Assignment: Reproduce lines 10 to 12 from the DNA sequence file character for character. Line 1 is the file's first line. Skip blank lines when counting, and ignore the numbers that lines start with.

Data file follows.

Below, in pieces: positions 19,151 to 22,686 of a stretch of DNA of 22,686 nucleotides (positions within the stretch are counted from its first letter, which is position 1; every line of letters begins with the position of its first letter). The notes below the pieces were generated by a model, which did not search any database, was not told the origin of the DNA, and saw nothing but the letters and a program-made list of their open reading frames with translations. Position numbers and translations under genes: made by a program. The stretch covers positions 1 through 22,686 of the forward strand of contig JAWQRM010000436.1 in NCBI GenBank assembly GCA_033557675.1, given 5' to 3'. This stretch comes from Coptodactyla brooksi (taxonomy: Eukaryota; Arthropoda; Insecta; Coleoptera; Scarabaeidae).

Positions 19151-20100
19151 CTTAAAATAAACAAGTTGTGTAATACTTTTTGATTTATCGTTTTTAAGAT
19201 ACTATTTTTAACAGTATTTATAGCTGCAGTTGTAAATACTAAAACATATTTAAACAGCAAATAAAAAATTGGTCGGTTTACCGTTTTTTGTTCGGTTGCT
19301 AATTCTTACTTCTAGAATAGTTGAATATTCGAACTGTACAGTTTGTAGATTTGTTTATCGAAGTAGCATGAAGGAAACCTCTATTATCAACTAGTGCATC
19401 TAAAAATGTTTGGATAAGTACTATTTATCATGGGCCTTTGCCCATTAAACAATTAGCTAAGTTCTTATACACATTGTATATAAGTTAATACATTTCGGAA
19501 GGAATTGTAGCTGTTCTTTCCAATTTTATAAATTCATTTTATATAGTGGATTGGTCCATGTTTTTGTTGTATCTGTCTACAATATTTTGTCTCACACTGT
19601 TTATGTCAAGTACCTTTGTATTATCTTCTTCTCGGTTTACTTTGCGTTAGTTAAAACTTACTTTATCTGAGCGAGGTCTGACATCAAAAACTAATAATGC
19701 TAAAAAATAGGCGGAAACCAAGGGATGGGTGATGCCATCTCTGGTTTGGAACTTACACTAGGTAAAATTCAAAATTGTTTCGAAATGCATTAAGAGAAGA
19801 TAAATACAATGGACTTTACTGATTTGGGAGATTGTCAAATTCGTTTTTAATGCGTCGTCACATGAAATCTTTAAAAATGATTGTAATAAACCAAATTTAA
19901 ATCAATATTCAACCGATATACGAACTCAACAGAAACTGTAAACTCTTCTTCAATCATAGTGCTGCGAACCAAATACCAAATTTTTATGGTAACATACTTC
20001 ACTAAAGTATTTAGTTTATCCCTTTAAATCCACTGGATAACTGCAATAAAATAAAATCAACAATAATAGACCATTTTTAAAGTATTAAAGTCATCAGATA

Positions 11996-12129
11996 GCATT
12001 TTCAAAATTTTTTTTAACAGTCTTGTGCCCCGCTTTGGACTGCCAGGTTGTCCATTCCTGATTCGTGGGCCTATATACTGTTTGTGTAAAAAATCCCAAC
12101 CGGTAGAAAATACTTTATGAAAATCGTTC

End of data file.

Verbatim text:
19801 TAAATACAATGGACTTTACTGATTTGGGAGATTGTCAAATTCGTTTTTAATGCGTCGTCACATGAAATCTTTAAAAATGATTGTAATAAACCAAATTTAA
19901 ATCAATATTCAACCGATATACGAACTCAACAGAAACTGTAAACTCTTCTTCAATCATAGTGCTGCGAACCAAATACCAAATTTTTATGGTAACATACTTC
20001 ACTAAAGTATTTAGTTTATCCCTTTAAATCCACTGGATAACTGCAATAAAATAAAATCAACAATAATAGACCATTTTTAAAGTATTAAAGTCATCAGATA